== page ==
Headline Studio full review

It’s not often that entirely new categories of software application arise, but the Internet and the Web have produced several, from the browser to the page-design app. Dedicated tools for creating dedicated Web graphics now join that list, with the biggest names in Macintosh imaging (Adobe, Macromedia and now MetaCreations) competing for your cash. Macromedia started this particular bandwagon rolling with the launch of Fireworks last year. Before Fireworks, Web designers used a grab-bag of tools that included Photoshop, DeBabilizer, GIF animation software and others, to create images for Web sites. Then Adobe hopped on board with ImageStyler and ImageReady (no – I can’t remember what the difference is, either). Now MetaCreations has released Headline Studio but, unlike the competition, the company has decided to slice the Web graphics market into still smaller segments and focus on just one niche, the creation of animated banners. Banners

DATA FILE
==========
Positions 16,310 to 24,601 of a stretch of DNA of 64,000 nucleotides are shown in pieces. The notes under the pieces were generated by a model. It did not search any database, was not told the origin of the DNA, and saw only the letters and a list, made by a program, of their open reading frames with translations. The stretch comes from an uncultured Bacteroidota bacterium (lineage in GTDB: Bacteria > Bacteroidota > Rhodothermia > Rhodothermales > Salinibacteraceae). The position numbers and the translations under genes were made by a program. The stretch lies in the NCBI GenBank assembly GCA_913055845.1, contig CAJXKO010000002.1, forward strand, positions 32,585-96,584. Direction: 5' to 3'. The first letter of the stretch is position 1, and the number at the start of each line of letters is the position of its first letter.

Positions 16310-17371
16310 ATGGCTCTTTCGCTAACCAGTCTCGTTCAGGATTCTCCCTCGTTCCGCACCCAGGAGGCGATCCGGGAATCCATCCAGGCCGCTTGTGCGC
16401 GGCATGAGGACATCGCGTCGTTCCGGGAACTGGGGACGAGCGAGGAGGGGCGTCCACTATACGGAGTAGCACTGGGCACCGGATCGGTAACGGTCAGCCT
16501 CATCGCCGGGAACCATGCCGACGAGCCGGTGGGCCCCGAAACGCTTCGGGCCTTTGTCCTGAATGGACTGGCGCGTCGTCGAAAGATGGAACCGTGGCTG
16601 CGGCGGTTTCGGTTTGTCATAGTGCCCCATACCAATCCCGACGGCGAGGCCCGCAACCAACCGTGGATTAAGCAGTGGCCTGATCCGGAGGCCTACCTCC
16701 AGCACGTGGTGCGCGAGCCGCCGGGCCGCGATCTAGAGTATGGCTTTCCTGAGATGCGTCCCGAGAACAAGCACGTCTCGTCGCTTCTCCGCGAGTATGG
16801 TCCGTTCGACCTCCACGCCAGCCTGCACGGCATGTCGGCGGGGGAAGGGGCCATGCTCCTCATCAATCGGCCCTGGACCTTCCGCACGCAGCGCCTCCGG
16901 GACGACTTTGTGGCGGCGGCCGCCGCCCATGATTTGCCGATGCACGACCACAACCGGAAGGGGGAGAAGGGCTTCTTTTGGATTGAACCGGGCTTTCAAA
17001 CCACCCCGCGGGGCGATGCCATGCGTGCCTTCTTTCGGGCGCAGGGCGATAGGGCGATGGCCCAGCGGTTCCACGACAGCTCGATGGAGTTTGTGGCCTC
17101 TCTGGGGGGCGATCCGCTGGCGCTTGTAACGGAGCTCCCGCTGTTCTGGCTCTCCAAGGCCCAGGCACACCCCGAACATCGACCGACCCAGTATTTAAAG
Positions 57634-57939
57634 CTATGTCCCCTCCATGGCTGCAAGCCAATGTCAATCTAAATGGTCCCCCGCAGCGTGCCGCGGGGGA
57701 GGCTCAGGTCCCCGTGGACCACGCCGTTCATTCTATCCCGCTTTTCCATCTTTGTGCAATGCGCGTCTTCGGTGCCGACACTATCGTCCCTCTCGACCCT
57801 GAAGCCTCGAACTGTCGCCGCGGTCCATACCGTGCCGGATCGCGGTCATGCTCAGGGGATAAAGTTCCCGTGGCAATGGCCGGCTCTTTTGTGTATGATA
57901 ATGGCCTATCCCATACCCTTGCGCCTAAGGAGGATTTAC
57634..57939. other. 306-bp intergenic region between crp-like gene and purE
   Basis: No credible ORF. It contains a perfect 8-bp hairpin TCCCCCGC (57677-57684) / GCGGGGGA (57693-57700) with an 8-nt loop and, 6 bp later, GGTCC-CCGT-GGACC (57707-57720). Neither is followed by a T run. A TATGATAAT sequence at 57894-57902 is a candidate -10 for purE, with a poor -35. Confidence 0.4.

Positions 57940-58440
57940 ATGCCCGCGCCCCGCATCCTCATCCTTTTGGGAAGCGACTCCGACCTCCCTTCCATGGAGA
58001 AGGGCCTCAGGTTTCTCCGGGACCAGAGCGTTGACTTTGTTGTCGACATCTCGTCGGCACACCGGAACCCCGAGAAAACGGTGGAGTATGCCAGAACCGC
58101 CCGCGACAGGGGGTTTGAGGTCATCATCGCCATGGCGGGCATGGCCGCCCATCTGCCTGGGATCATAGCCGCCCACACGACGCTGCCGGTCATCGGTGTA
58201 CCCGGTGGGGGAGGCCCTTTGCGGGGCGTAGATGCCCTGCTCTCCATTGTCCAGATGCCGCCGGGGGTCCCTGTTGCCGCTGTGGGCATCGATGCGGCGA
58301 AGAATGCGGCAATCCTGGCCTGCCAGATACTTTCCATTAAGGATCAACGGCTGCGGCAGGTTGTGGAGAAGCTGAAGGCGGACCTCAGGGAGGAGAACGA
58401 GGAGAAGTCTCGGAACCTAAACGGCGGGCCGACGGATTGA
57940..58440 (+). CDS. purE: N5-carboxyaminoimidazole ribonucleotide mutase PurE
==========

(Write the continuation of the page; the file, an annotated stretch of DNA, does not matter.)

There’s some justification for this approach since all graphical content on the Web can broken down into a number of categories: animated banners, and everything else. It’s virtually impossible to find a successful site that doesn’t use them, and the biggest sites house dozens of examples, often as many as a different banner on every page. And while most of them are the Web’s favoured form of advertising, many site designers employ animated banners for promotions, call-outs and other navigation and attention-getting devices. The use of the word ‘studio’ in the title carries more significance than the usual artistic overtones: MetaCreations claims ‘broadcast-quality’ for output and further boasts, ‘Designing banners is like producing a television commercial.’ Well, up to a point. What you get is a straightforward package for producing animated GIF files. A ‘stage’ is created at the size you specify, with oversize boundaries to handle objects that move in and out of view, and a timeline lets you set keyframes and transitions. The animation is handled by the software, which tweens from keyframe to keyframe, saving you the work of physically handling the motion and effects. A comparatively sparse tool palette provides the wherewithal to rotate, stretch, spin and otherwise set objects dancing, import graphic files from other sources, and to add text. Within the dialogue box for timeline control, you have access to a number of preset effects, such as opacity, bounces, and motion blurs. Elsewhere you can select different typefaces and colours, including a choice of palettes that are Web-safe and otherwise. While these tools may not sound comprehensive (and they’re not) you can do an amazing amount of creative work within Headline Studio with text that spins, bounces, changes colour, fades in and out, slides into and out of view, and so on. The software works in vector graphics mode until you export your work as an animated GIF, so everything remains fully editable. The results are very impressive, from software that’s remarkably simple to use. However, there are drawbacks, especially when you compare Headline Studio with a rival like Macromedia Fireworks. Essentially, there’s nothing you can do here that you can’t do in Fireworks while the latter does far more. For example, most of your work in creating graphical elements like backgrounds, icons and other items cannot be done in Headline Studio, so you’ll need another graphics package like Fireworks or ImageReady anyway. And when it comes to optimizing your animated GIFs, Headline Studio abandons you. Yes, it shows file sizes in preview mode, and you can then fiddle with frame rates, sizes and numbers of colours, but this is a time-consuming process of trial and error. In contrast, Fireworks lets you specify a file size for your finished animation and then optimizes your work automatically. And finally, MetaCreations cannot resist ‘improving’ on the Mac interface. Although Headline Studio is better than some of its stablemates it still commits a number of crimes, not least the fact that while you can switch to Finder view to see open folders, other items on the desktop (including your hard drives) are invisible and inaccessible.
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